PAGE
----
Android, accounting for 81% of all smartphones shipped last year, an attractive target
Only you, the user, can secure your mobile device and data – here are some tips
ANDROID has a stranglehold on the smartphone market worldwide, but this has made it an attractive target for cybercriminals and hackers, said Trend Micro Inc.
According to Strategy Analytics, Android dominated the global smartphone market again last year with one billion units shipped worldwide, accounting for 81% of all smartphones shipped.
“Many users choose Android over other OS-based devices because first, the devices can be relatively cheap; second, it’s known for fast and efficient data storage; and third, it’s available across different form factors, brands, and price points,” said Paul Oliveria, researcher at Trend Micro.
However, it is this very freedom that makes Android a viable platform for cybercriminals and hackers to exploit, the company said.
Android users should know that the data on their devices can be stolen, spied on, and used by cybercriminals if they aren’t careful.
With hackers and cybercriminals being almost untraceable these days, securing one’s mobile device and data should be of utmost importance, and only the user can make sure this happens.
Securing one’s devices needn’t be complicated and Trend Micro has come up with a list of seven simple security tweaks that mobile users can employ to ensure that their data is safely protected:
1) Lock the screen: Enabling a screen unlock code will prevent a device thief from accessing your mobile data.
2) Protect your data: Android virtually comes with pre-installed security measures that can be easily accessed and enabled from the security submenu. The Android security screen also includes an option to encrypt the device. Enabling this option will help protect sensitive information stored in the device.
3) Strengthen passwords and app permissions: Google does a fine job at synching its updates with Android devices. However, some manufacturers take a little more time to update. Remember to check the features that you allow the app to access, and don’t forget to use strong and unique passwords. If you re-use your passwords, hackers can effortlessly guess the passwords on your other accounts.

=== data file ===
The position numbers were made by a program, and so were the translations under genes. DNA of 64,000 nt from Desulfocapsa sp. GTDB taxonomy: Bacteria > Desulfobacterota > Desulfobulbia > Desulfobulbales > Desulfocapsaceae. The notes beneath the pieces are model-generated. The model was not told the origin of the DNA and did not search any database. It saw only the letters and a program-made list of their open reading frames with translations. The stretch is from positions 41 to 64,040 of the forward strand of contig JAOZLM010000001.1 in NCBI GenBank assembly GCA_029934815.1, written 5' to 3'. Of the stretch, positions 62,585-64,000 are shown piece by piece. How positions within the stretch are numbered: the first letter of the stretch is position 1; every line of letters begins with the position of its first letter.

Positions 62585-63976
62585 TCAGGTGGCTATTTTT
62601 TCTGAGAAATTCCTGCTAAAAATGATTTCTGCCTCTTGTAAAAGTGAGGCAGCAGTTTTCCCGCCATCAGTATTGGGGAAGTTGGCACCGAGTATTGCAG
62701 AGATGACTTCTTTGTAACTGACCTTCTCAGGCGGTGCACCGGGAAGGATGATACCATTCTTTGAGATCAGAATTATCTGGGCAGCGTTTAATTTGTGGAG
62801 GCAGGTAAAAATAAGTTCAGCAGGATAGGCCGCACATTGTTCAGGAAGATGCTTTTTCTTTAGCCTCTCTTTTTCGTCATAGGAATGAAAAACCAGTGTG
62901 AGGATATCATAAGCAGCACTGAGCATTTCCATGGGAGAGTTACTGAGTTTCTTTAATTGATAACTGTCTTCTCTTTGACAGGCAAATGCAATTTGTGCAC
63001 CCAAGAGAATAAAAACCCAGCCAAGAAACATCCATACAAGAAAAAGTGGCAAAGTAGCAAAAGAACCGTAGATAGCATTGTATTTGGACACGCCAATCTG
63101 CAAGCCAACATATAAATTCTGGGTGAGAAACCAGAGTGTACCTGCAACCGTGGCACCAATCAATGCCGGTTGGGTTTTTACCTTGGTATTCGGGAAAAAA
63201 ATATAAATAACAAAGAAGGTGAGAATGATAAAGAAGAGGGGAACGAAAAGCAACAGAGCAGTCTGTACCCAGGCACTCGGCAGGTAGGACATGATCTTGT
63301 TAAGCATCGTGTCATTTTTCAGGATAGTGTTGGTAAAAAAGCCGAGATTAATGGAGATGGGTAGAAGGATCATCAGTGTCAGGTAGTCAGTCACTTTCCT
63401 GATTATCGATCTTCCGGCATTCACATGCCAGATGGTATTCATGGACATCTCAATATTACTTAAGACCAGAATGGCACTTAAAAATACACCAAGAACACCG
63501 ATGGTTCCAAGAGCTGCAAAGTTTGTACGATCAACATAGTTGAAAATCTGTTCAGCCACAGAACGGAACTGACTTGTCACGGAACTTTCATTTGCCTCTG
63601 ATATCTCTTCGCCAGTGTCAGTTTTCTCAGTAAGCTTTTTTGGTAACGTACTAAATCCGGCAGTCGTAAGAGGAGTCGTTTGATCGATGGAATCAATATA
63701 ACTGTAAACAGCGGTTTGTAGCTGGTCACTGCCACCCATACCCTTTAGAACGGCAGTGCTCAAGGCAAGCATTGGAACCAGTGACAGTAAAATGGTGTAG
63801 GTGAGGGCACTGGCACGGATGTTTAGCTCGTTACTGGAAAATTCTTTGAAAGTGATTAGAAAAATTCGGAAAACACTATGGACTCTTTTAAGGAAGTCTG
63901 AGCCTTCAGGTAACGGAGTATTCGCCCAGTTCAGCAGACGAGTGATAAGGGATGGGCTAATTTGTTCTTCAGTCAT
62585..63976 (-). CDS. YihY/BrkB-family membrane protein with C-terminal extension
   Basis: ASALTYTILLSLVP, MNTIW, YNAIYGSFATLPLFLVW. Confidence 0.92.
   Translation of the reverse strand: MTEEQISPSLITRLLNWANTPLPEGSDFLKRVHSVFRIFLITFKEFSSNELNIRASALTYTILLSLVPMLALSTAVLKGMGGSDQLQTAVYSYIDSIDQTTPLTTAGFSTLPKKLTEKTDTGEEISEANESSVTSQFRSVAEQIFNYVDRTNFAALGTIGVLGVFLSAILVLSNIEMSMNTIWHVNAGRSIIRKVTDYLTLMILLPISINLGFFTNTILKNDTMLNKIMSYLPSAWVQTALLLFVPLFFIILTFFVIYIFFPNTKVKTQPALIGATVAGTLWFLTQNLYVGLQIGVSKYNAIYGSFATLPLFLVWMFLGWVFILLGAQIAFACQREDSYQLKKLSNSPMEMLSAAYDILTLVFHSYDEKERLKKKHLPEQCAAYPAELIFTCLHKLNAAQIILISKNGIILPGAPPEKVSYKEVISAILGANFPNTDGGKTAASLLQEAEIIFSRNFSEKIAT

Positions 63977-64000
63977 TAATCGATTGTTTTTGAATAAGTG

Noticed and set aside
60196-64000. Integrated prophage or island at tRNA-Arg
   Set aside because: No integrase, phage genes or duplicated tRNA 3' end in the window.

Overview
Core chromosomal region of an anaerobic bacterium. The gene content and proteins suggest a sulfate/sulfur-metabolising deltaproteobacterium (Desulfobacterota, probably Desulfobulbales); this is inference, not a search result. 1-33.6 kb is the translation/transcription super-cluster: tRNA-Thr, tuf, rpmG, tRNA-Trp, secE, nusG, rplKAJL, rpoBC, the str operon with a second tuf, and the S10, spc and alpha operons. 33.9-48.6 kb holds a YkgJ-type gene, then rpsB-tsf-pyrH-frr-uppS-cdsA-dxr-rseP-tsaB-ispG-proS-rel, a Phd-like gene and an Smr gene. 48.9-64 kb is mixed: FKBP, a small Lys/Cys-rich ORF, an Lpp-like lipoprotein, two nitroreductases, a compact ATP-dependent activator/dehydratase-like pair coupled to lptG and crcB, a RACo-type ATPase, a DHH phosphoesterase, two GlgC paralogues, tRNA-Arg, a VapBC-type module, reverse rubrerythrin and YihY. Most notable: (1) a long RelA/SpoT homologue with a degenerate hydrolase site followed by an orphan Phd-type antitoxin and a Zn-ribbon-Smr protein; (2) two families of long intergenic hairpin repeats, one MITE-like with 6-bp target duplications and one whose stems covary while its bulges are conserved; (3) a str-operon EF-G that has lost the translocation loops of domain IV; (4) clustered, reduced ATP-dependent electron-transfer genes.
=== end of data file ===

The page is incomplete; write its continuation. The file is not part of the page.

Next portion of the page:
4) Install a security app: It’s always a good idea to make use of security apps. An app that offers anti-theft features like remote wipe-out, tracking, and locking, as well as malware scanning and detection can help mitigate potential threats.
5) Connect to secure networks: Whenever you go online using a network you don’t know, such as public WiFi, you should be more careful because unsecured WiFi networks can be used to stage man-in-the-middle attacks where data can be intercepted by a third party. Avoid online banking, financials, and purchasing over public networks. If you use WiFi at home, please make sure you use a password to secure your router.
6) Avoid rooting your device: Before rooting your Android device, consider the pros and cons first. While it allows you more control over your device, it could also allow unsigned apps, including malicious ones, access to your data. This also makes it difficult to patch and update your OS and apps, which could leave your device vulnerable.
7) Download from official app stores: Downloading from third-party sites or app stores is one of the easiest ways for any mobile device to get infected with malware. Limiting your apps to those from official or trusted app stores (like the Google Play app store) can lower the risks.
For more information on mobile security for Android smartphones and tablets, click here.
Market dominance of Android comes at a price: Trend Micro
Android heading for 100% malware record
Fake antivirus invading app stores: Kaspersky
4 out 5 apps are scanning your location: McAfee
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